Since the substances used are highly flammable, ensure the fumes produced are far away from fire and electrical appliances. Additionally, always have water and a fire extinguisher ready in case of an accident.
Summary of the Process:
While pyrolysis is a compelling method for recycling unrecyclable plastic, this is far outweighed by the inherent inefficiency and unsustainability. One of the key concerns is that both pyrolysis recycling and the burning of its products release carbon (and potentially other toxic byproducts) into the atmosphere. Since plastics store vast quantities of carbon, a better alternative might be to recycle existing plastic into new plastics or materials. To make this recycling most sustainable, the energy required for the recycling process ought to come from sustainable sources, like wind or solar.
To start your own plastic recycling business, you’ll first need to understand how it typically operates. To start, a person who wishes to establish their own plastic recycling business will need, as recommended here, to choose a product, establish funding, find a business space, obtain machinery, and find a source of plastic waste. We will further discuss considerations for each of these steps in the bullet points below:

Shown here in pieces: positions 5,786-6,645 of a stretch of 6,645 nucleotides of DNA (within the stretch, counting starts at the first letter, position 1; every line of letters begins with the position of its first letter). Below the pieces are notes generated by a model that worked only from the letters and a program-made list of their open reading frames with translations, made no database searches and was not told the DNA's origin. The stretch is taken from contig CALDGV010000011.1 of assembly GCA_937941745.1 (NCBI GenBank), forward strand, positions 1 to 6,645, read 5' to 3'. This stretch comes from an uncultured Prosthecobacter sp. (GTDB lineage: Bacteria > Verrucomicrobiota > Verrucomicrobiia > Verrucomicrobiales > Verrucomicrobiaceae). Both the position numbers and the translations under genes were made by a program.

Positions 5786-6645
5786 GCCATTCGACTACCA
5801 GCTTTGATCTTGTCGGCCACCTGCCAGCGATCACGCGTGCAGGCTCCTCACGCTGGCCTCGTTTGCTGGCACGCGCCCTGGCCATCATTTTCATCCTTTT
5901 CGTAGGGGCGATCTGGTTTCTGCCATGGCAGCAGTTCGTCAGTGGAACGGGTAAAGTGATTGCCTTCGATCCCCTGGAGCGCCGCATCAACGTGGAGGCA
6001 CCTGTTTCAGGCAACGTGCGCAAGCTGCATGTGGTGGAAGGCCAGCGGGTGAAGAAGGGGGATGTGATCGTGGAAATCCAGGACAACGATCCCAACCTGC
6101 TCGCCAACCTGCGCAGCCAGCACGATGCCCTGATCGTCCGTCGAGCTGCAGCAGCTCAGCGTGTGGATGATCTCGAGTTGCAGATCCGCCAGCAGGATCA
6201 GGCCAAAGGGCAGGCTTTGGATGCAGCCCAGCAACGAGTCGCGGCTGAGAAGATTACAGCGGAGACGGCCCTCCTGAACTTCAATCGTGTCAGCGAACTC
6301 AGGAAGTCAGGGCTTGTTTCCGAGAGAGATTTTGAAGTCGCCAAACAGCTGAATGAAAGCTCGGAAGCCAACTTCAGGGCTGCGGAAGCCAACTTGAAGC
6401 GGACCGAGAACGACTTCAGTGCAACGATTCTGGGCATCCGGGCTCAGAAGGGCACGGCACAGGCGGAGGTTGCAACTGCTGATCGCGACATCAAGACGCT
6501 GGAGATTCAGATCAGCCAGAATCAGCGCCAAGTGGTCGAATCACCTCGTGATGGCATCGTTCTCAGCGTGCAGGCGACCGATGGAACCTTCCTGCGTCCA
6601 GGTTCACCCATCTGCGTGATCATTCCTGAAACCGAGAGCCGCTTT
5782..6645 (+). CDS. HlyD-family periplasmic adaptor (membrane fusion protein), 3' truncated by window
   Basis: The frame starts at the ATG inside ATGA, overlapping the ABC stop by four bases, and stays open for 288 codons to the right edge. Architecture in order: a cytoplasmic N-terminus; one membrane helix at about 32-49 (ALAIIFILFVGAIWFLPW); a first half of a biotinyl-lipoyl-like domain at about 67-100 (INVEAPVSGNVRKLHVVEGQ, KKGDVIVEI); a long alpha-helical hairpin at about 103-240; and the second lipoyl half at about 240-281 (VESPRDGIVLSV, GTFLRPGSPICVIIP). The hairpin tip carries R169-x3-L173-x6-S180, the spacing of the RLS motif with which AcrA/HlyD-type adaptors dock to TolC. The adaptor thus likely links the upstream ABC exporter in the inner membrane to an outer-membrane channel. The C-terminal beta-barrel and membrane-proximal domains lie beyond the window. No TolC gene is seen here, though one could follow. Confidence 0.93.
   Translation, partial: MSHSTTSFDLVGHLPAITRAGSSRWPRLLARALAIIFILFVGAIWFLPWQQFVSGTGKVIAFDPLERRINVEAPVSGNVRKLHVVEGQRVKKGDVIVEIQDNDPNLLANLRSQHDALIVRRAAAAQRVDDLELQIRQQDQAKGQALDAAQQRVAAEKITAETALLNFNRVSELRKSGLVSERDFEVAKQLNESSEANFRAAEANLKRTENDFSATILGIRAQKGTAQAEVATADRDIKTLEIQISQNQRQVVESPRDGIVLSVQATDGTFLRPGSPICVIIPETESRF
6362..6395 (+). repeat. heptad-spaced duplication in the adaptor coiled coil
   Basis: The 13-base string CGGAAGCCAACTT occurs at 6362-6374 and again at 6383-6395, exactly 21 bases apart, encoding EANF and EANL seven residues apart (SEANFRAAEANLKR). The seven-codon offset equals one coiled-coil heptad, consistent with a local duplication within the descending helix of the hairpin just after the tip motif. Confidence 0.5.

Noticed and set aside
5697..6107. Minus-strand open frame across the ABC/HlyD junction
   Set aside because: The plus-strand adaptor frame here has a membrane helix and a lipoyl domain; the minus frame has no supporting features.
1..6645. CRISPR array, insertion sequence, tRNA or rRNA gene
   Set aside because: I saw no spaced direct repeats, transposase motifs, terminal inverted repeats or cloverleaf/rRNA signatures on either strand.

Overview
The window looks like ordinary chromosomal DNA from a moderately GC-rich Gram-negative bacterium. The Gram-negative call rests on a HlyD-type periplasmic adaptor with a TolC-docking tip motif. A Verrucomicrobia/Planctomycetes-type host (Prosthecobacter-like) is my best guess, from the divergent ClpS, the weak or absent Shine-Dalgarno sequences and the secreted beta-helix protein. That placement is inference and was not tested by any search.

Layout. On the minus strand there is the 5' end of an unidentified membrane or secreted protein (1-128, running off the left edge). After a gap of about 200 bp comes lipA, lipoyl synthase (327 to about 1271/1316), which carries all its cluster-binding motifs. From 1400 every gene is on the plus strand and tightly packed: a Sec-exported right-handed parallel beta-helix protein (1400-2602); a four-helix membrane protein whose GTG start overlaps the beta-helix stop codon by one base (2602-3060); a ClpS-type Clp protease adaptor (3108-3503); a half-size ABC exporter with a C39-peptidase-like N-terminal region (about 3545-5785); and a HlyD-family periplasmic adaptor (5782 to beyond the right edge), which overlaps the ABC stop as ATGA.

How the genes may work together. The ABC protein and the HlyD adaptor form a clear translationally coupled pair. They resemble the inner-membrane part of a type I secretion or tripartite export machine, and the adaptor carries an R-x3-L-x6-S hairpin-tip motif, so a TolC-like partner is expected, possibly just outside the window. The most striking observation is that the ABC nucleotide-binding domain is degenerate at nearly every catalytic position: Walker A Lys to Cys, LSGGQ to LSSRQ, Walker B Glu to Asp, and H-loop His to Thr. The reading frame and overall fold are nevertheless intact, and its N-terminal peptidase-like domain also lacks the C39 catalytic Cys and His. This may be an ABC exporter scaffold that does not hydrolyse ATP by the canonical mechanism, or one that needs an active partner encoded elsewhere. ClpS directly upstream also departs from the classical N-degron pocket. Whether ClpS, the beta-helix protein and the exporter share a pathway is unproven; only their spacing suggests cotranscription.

A great resource for understanding how to set up and operate a small-scale plastic recycling business is Precious Plastic’s website. They provide potential product ideas, business tools, specific instructions on how to construct the machines yourself and everything is open source.
We’ve already discussed the four Basic Precious Plastic machines in prior sections (Shredder Machine, Extrusion Machine, Compression Machine, and Injection Machine), but Precious Plastic also shares plans for building “Professional” models of these machines, which allow for bigger volumes of plastic to be processed and recycled. Bigger volumes equal bigger business.
The Shredder Pro price is about $2625 if you purchase all new materials. Make sure to check out the Precious Plastic Marketplace for individual parts, kits, and community-built machines. This beast can shred up to 50kg of plastic per hour (vs. the 10kg per hour efficiency of the Basic Shredder), producing tons of plastic flakes and plastic granules. Precious Plastic also provides resources for How to Setup a Shredder Workspace